Background During neuraxial access attempts, loss-of-resistance technique with air may inadvertently become injection-of-air technique potentially leading to intracranial air.
Objective The purpose of this retrospective study was to ascertain the incidence of radiologically visible intracranial air among peri-partum patients admitted to local Women’s Hospital who underwent computed tomography/magnetic resonance imaging (CT/MR) of head/brain during their hospital stay at peri-partum floors over a seven-year period of July 1, 2015-June 30, 2022.
Methods After Institutional Review Board approval for exempt research, medical records of patients who underwent CT/MR of head/brain during their hospital stay at peri-partum floors over a seven-year period of July 1, 2015-June 30, 2022 were reviewed to see whether they had neuraxial access attempts (epidurals, spinals, combined spinal-epidurals, epidural blood patches) before their CT/MR of head/brain. Subsequently, such patients CT/MR of head/brain were reviewed to ascertain the evidence of any radiologically visible intracranial air.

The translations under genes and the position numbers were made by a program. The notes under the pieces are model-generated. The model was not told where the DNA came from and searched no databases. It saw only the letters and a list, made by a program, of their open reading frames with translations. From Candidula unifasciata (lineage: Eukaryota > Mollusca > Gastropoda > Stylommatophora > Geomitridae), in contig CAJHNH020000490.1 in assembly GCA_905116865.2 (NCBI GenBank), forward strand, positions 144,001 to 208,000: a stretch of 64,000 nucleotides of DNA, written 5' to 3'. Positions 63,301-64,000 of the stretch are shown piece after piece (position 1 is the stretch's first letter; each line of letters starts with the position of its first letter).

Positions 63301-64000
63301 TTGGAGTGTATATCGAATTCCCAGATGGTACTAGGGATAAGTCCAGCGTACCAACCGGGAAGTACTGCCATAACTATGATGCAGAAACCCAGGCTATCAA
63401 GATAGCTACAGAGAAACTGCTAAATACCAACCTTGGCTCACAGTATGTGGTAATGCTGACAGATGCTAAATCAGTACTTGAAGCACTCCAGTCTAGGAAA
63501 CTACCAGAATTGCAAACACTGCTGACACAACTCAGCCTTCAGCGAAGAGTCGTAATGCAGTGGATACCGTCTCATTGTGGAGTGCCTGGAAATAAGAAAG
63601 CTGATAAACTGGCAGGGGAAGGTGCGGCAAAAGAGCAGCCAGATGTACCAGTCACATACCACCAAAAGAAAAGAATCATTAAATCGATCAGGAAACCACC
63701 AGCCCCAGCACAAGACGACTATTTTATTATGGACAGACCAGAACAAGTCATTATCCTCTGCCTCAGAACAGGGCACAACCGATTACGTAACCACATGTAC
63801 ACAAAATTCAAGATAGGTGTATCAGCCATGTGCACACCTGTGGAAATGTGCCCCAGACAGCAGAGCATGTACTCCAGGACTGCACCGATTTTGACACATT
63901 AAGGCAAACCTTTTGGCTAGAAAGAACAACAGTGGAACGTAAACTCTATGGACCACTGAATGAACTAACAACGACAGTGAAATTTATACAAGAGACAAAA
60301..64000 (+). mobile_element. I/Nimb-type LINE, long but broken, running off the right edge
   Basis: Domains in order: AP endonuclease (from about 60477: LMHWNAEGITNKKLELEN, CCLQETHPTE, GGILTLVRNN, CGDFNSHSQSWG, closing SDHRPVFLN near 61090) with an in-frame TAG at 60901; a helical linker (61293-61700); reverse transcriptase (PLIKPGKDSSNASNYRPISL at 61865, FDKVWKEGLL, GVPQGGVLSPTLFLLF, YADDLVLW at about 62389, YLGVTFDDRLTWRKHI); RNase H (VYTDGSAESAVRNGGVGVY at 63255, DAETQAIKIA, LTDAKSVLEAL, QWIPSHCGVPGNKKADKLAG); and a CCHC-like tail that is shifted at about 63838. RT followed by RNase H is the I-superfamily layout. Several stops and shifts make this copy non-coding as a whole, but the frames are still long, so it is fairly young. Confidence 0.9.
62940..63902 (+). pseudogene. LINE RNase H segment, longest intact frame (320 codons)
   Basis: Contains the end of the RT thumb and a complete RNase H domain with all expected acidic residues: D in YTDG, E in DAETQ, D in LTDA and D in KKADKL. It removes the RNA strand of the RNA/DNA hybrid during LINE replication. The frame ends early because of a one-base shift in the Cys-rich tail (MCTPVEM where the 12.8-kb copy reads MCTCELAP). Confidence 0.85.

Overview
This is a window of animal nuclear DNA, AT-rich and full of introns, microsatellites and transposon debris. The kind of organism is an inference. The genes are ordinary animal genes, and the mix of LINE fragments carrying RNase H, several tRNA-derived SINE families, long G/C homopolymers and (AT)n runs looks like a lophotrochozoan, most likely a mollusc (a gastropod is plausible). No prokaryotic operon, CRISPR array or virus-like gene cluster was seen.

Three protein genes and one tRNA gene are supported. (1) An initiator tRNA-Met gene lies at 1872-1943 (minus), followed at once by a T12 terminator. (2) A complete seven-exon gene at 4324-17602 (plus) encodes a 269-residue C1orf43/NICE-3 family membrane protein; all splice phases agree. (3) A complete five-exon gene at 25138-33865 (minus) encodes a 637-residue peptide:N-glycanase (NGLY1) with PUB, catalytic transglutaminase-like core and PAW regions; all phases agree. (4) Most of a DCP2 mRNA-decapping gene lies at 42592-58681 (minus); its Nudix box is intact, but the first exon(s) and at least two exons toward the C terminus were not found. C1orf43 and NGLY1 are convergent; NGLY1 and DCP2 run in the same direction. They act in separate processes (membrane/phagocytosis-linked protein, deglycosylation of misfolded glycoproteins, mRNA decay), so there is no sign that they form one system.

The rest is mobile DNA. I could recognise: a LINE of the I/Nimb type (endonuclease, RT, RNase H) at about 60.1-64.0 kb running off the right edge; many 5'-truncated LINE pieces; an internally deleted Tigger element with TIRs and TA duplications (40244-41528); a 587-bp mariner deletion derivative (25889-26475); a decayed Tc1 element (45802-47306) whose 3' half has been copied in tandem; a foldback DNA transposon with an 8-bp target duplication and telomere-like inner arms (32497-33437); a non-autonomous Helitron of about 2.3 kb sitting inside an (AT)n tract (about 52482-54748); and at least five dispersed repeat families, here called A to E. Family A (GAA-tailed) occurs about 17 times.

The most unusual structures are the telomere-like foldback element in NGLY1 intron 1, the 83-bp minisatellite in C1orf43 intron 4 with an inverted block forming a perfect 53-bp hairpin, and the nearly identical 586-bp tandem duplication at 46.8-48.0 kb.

Results Only 69 peri-partum patients underwent CT/MR of head/brain during the seven-year period with 40 of them receiving neuraxial access attempts before their CT/MR of head/brain. Only one labor epidural analgesia patient had radiologically visible intracranial air.
Conclusion In seven-year period sample among our peri-partum patients at local Women’s Hospital, risk ratio (relative risk) and odds ratio for radiologically visible intracranial air after neuraxial access attempts were undefined although one in forty had radiologically visible intracranial air on CT/MR of head/brain after neuraxial access attempts and that intracranial air was 100% attributable to neuraxial access attempts.Competing Interest Statement
The authors have declared no competing interest.Funding Statement
This study did not receive any fundingAuthor Declarations
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